Trading Strategies: they’re infinite. But, thankfully, you don’t have to know them ALL! And that’s what we are here for. Standing at the ledge of your trading career before jumping in can seem scary, and the pit of information so deep. However, it doesn’t have to be that daunting.
Sure the learning curve may seem steep. As we’ve said before, it’s a lot like learning a new language. And that’s not an exaggeration. Think about how hard it was to learn a new language in school. How many years did it take to reach some level of fluency? Did you give up along the way?
Learning the markets is no different. Thankfully, we have the benefit of many proven trading strategies to help us along the way. They’re a lot like knowing when to use verbs, when to use nouns, and how to put the whole sentence together. When you learn this trading strategy, that trading strategy, and can see the big picture trade plan, it eventually all comes together.
But, where do you start? Well, there are no right or wrong answers to this. The bigger question is: will you start? And if you do, how far will you go? And, to that end, we’ve compiled this Trading Strategies 101 so that you can get a taste of what some of the most popular strategies in the market will look like. In turn, you can judge for yourself which path you want to take for further education.
After all, learning never ends in the market. It is ever-evolving. So, stay on your toes, and let’s dive in to some of the best trading strategies available.
What Are Futures in Stocks?
Futures are a type of derivative in the markets. What makes them a derivative? The value of the contract is “derived” from the underlying asset.
They aren’t actually “stocks.” Unlike equities, you aren’t buying a share of a company, per se. Instead, you are buying a contract. And that contract is an agreement between buyers and sellers to make the transaction at the close of the expiration date on the contract.
Unlike stocks, futures require you, the buyer, to take possession of the underlying commodity when the contract expires. For example, if you are buying December gold futures, your contract will expire at the end of December and you must either take possession of the commodity or its cash equivalent, which will depend upon the exchange in which the contract was bought.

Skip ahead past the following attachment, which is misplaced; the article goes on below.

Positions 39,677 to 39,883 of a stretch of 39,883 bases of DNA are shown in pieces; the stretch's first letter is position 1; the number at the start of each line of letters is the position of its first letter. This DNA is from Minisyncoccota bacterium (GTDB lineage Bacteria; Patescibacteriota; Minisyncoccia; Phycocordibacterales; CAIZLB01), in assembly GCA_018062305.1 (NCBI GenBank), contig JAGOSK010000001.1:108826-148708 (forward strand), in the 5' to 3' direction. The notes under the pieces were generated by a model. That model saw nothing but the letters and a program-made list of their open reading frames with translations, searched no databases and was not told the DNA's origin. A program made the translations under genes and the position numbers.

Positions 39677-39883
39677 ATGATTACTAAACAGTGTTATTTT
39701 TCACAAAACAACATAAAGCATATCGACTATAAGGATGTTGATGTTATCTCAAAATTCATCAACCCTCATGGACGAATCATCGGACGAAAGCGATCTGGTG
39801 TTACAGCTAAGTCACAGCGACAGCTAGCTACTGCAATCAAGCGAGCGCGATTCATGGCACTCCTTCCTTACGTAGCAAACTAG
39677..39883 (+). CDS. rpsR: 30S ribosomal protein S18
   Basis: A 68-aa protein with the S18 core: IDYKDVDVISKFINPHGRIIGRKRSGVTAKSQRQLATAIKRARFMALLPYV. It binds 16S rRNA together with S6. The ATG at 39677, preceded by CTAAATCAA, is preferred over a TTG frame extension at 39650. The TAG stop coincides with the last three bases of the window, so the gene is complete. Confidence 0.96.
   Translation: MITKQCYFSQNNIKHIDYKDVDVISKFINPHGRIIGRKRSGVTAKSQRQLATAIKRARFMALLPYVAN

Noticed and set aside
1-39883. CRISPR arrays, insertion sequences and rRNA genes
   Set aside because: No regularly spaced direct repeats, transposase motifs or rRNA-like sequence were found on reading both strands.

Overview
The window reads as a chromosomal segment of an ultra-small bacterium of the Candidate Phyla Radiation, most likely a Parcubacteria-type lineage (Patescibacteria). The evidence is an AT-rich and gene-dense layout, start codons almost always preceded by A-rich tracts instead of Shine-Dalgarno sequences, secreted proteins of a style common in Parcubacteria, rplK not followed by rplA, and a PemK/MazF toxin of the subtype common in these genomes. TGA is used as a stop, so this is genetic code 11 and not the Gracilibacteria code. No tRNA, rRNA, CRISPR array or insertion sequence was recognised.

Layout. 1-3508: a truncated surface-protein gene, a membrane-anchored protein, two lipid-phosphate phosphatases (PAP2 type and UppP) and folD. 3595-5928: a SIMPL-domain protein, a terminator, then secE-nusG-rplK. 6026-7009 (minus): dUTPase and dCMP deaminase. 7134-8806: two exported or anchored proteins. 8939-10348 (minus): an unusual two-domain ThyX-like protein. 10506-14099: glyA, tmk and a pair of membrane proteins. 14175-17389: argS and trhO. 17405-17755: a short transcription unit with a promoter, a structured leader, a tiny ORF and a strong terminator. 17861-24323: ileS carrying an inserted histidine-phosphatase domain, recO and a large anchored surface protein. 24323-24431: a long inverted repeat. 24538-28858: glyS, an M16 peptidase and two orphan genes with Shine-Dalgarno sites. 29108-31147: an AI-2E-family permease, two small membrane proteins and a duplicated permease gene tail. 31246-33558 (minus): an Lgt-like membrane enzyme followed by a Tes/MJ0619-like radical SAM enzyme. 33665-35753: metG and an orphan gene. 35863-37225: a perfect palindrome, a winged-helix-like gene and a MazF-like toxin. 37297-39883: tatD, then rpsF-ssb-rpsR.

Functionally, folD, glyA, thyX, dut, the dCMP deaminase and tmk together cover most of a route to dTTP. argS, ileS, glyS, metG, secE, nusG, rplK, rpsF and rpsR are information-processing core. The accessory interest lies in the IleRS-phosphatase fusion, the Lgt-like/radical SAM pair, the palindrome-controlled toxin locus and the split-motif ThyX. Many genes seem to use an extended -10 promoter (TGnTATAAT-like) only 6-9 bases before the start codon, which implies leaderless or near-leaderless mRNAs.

That being said, for all intents and purposes, futures are bought and sold much like stocks. They are an opportunity for speculators to bet on prices going up or down in a certain commodity or index. Also, they are often used as a hedge for other portfolio positions like stocks. In fact, there are quite a few issues that you can trade as futures. Here are a handful:
Metals futures for gold, silver, nickel, copper, etc.
Index futures for markets like the Dow, NASDAQ, and S&P500
Commodities like wheat, corn, crude oil, soy
Currency futures, Bitcoin futures, and treasury bonds
Regardless of what futures you buy or sell, you’ll want to make sure you have a good understanding of the dynamics of supply and demand, technical analysis, and even world events. We’ll discuss futures strategies in a moment.
How to Trade Futures
There are many strategies for trading futures, but you must first begin with a broker who offers futures trading. There are plenty to choose from and we won’t go into them here. Instead, let’s discuss the ramifications of margin, speculation, buying and selling, and hedging.
Most brokers offer traders the ability to trade using margin. In other words, your buying power is leveraged with only a small amount of upfront capital. This allows you to trade contracts without putting up 100% of the value of the contract. Some brokers will give you 20:1, others 100:1, or even higher leverage to your initial deposit.
As we’ve said before, this can be a Catch 22. Know what you’re doing, or that amount of leverage will eat away your account quickly.
Speculating on futures is one of the more popular ways to trade futures. It is like any other speculation. Buy a contract betting that it will go up in price, and you will have a profit once you sell the contract. You can also trade futures to the short side, betting on the price of a commodity to go down. We call this short selling.
If you sell a futures contract short and it goes down in price, you’d then cover your short position and take a profit.
Lastly, many institutions and traders trade futures for the purpose of hedging. Hedging is a fancy term for protecting your positions in the market. As an example, let’s say you have a long position in the S&P500. As a longer term investment vehicle, you expect the S&P500 to continue upward. However, in the short term, you expect it to make a correction and go downward.